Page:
Outcomes According to Breast Cancer Subtype in Patients Treated With Accelerated Partial Breast Irradiation

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Abstract

Micro-Abstract

Using molecular and immunohistochemical-based testing for gene and protein expression patterns, the most commonly studied breast cancer variants are the luminal A, luminal B, HER2, and basal subtypes. Previous reports on outcomes for the breast cancer subtypes have focused on patients treated with traditional breast-conserving therapy with whole-breast irradiation. In this analysis, we observed 5-year local control rates in 278 women after treatment with accelerated partial breast irradiation, which is excellent for luminal, HER2, and basal phenotypes of early-stage breast cancer.

Background:

The purpose of the study was to determine outcomes for patients treated with accelerated partial breast irradiation (APBI) on the basis of breast cancer subtype (BCST).

Patients and Methods:

Our single-institution, institutional review board-approved APBI database was queried for patients who had complete testing results for the estrogen (ER), progesterone (PR), and HER2/neu receptors to determine outcomes for each BCST. Women were assigned as luminal A (LA), luminal B (LB), HER2, and basal BCST using their ER, PR, and HER2/neu receptor status. Degree of ER expression supplemented the receptor-based luminal BCST assignment. Two hundred seventy-eight patients had results for all 3 receptors (LA = 164 [59%], LB = 81 [29%], HER2 = 5 [2%], basal = 28 [10%]), which were submitted for analysis (ipsilateral breast tumor recurrence [IBTR], regional nodal failure, distant metastasis [DM], disease-free survival [DFS], cause-specific survival [CSS], and overall survival [OS]).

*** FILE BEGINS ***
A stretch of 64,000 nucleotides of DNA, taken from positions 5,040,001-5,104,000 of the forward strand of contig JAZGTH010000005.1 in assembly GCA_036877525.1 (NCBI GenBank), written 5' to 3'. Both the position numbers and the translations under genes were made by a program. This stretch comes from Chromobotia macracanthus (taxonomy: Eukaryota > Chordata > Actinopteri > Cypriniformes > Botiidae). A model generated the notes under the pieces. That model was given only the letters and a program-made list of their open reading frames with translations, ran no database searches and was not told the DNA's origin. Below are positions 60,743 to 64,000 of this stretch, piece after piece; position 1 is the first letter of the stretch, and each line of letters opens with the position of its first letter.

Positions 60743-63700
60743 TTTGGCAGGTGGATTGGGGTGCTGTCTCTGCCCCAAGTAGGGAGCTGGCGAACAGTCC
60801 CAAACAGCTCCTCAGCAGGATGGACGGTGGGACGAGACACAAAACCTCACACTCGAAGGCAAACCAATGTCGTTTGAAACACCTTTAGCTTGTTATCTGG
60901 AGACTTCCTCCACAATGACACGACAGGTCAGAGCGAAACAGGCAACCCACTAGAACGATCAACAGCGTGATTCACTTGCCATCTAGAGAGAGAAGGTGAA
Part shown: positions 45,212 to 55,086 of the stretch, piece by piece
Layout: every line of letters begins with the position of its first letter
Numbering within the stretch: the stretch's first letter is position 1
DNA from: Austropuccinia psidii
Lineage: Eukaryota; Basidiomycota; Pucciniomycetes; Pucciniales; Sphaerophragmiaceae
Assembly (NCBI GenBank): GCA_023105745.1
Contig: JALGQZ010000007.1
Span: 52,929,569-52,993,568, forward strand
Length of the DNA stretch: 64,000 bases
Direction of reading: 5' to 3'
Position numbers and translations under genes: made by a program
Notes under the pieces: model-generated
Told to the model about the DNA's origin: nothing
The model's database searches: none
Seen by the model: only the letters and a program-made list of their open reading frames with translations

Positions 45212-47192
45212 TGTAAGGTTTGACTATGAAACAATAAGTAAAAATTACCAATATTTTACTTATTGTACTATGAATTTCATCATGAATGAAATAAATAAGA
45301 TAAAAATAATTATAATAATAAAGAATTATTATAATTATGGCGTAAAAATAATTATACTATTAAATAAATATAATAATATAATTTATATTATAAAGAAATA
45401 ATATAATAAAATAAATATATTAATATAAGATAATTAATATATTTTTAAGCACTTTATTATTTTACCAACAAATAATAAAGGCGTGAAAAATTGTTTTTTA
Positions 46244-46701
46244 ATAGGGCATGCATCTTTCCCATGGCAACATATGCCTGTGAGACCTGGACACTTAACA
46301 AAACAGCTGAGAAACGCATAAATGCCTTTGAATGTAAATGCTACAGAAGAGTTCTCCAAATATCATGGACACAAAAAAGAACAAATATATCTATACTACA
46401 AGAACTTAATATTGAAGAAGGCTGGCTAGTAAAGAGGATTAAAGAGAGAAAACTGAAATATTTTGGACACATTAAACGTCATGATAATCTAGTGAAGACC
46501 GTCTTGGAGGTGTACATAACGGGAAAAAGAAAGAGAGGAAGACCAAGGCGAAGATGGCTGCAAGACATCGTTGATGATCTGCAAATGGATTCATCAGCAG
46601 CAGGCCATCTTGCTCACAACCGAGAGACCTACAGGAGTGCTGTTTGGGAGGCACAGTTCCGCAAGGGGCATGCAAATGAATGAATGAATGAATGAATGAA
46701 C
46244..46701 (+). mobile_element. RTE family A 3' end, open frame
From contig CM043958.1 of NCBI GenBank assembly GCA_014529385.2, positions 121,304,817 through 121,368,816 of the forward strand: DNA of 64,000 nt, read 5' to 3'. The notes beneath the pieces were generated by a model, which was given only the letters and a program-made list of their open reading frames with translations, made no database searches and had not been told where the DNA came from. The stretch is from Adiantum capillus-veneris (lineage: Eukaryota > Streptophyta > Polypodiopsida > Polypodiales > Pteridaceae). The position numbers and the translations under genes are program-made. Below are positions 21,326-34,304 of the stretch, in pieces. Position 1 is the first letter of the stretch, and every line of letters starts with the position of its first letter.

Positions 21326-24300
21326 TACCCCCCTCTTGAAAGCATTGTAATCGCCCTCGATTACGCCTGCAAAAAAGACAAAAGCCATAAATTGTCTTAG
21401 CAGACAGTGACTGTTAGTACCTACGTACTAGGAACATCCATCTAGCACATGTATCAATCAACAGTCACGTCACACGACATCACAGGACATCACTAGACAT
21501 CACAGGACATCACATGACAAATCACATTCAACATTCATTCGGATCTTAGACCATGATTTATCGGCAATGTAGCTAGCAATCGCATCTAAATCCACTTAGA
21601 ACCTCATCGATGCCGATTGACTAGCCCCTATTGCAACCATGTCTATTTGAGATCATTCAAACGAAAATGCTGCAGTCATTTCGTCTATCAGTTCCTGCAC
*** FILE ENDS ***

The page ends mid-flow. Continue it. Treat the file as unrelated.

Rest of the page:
Results:

Median follow-up was 5.4 years (range, 0.1-12.4 years). Basal and HER2 subtype patients had higher histologic grades (Grade 3 = 75% vs. 10% LA/LB; P < .001), larger tumors (13.0 mm basal vs. 10.7 mm LA/LB; P = .059), and were more likely to receive chemotherapy (68% vs. 15% LA/LB; P < .001). Margin and nodal status were similar among BCSTs. At 5 years, IBTR rates were similar (1.8%, 2.9%, 0%, and 4.8%) for LA, LB, HER2, and basal subtypes, respectively (P = .62). DM was only seen in LA (2.9%) and LB (1.3%) (P = .83). DFS (95%-100%), CSS (97%-100%), and OS (80%-100%) were not statistically different (P = .97, .87, .46, respectively).

Conclusion:

Five-year local control rates after breast-conserving surgery, APBI, and appropriate systemic therapy are excellent for luminal, HER2, and basal phenotypes of early-stage breast cancer; however, further study of receptor subtype effect on risk stratification in early-stage breast cancer is needed.

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